It’s also a good exercise to estimate your energy requirements and which units may be suitable for yourself. Here’s a great guide on how to! Make sure you take into account whether you think your electricity use will go up or down in the future because of new electric appliances, more family members living in the home, renovations etc.


3) Panel Materials (Monocrystalline vs Polycrystalline)

This refers to the different ways silicon has been used in the two most common solar panel types in Australia. More refined silicon has better-aligned silicon molecules which are more efficient at converting sunlight into electricity.

Monocrystalline panels have high efficiency and good heat tolerance characteristics. These panels degrade very slowly and have been used for more than 50 years, but they tend to also be more expensive. While polycrystalline is now the most popular choice in residential installs with high-quality silicon that can be used in any climate.

However, while monocrystalline solar panels may be superior in some ways, the CSIRO has determined that this cannot be taken as a blanket statement. There are also some other silicon-based panels available that may be worth considering. However, the quality and reliability of the manufacturer is, and will always be the most important consideration.

So the short answer is each panel and its manufacturer should be considered on a case-by-case basis. Sorry!


4) Tier 1, 2 or 3 panels (a measurement of quality)

Solar panel manufacturers are ranked into 3 tiers.

Tier 1 are the top 2% of solar manufacturers:

  • They are the big brand panels with a good reputation for quality and performance
  • Use the highest grade silicone
  • Invest heavily in research and development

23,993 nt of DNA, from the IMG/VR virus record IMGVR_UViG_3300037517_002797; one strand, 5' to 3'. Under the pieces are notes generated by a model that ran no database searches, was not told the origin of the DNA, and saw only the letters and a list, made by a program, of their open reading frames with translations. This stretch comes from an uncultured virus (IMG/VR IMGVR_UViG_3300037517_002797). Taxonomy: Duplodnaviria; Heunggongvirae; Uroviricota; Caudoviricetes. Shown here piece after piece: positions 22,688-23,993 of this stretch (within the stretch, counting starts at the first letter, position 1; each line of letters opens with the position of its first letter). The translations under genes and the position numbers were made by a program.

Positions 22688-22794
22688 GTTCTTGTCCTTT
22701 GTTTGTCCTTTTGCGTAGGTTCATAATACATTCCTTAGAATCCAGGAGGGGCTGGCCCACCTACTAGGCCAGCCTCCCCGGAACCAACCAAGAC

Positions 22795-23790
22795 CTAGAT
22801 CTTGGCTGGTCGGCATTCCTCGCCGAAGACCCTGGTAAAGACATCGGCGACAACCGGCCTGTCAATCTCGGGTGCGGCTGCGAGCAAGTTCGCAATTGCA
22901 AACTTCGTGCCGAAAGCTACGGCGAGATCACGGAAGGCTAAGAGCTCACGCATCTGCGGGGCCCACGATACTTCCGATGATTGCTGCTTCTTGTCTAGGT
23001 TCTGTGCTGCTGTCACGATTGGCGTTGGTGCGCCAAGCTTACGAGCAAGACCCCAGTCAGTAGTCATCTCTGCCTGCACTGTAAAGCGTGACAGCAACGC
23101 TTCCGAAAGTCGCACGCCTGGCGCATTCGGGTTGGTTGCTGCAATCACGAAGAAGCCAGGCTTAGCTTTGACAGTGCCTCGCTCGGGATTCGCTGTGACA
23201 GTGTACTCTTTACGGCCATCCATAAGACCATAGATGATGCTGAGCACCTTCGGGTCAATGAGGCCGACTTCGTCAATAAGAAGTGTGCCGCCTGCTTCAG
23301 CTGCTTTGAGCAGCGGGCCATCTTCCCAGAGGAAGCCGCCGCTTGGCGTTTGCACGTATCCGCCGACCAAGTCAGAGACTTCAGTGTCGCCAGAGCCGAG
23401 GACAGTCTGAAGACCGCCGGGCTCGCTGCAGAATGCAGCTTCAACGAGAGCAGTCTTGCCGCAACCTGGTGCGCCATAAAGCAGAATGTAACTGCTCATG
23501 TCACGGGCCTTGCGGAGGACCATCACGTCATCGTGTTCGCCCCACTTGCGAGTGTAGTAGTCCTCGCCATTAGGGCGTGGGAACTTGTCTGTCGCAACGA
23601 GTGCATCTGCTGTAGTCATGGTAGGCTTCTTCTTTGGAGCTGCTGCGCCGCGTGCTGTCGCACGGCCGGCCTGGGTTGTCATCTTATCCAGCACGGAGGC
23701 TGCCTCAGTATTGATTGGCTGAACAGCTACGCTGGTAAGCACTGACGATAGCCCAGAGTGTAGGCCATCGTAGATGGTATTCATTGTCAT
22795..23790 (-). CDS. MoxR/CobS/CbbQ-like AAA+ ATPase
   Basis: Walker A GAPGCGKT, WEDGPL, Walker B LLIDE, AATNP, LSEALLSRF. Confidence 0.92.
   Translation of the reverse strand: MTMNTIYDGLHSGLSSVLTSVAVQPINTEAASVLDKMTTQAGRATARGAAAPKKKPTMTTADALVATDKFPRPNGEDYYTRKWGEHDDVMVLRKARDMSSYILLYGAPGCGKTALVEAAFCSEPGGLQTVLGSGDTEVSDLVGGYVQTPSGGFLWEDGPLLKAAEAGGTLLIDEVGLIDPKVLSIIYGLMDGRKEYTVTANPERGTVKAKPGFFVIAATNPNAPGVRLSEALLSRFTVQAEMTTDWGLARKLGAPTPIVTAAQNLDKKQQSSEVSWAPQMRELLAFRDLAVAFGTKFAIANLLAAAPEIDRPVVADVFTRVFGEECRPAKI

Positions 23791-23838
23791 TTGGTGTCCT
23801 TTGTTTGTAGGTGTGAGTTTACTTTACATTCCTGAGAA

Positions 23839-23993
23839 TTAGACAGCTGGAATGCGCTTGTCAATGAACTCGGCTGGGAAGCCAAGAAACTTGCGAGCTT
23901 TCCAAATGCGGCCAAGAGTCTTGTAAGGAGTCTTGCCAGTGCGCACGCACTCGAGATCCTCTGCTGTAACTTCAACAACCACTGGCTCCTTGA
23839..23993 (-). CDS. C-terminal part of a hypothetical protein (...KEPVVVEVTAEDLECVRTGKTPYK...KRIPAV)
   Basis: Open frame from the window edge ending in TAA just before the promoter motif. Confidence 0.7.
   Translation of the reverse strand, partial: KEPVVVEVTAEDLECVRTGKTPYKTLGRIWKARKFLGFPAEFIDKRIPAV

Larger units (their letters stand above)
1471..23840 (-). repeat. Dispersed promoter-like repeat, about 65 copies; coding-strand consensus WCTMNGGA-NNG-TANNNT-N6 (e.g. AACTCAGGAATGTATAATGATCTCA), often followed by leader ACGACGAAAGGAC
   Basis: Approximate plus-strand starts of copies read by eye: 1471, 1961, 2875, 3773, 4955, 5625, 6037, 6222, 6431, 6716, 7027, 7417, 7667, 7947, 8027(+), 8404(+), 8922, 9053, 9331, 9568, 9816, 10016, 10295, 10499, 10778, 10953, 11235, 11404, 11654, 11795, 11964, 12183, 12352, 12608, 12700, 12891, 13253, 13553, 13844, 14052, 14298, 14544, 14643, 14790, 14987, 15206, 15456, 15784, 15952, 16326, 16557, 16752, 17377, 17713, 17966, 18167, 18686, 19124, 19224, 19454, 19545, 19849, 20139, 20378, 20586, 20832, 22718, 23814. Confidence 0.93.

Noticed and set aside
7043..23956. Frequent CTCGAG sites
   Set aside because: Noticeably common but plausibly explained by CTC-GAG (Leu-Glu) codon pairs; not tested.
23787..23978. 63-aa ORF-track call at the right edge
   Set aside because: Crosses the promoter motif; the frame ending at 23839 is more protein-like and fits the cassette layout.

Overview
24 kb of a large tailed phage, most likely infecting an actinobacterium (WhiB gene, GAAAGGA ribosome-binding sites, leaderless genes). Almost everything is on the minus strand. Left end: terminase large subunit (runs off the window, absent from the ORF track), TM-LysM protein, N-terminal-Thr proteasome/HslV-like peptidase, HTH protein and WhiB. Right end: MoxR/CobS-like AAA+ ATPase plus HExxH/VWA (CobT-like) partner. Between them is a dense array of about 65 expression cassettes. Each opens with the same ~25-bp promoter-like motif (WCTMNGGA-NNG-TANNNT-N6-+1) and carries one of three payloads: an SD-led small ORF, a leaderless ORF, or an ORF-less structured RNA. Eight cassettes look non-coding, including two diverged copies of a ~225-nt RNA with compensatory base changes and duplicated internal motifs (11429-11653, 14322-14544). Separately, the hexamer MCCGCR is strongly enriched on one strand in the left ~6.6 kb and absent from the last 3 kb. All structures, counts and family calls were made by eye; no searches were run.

• Have advanced robotic processes
  • Have been manufacturing panels for longer than 5 years.

Tier 2 is small to medium manufacturers:

  • Little or no investment in research and development
  • Reliant on manual work on production lines
  • Usually producing panels for 2-5 years

Tier 3 is assemblers only:

  • Do not manufacture the panels only assemble them

Getting a panel from a Tier 1 manufacturer is considered the best option if you are not a solar panel expert and know the industry specifics. They are also companies that are likely to be around longer if you need to replace a panel or claim warranty.

Be aware some people will try to tell you their panels are Tier 1 when they are not!


5) Warranty

Be aware that all solar panels come with 2 warranties. The “performance” warranty and the “manufacturers” warranty.

Generally, the performance warranty is 25 years.

However, the warranty that matters is the manufacturer’s warranty. It’s not advised to buy a panel that has a manufacturer’s warranty of fewer than 10 years.


6) Efficiency

Generally, the higher the efficiency, the more power you can get from a given roof area. Not how much you will get from the unit itself.

Fewer panels to be installed may have lower installation costs. However, if you have plenty of roof space, you might find it more economical to buy cheaper panels with lower efficiency and just use more of them. It will depend on multiple factors regarding where and how the solar panels are used.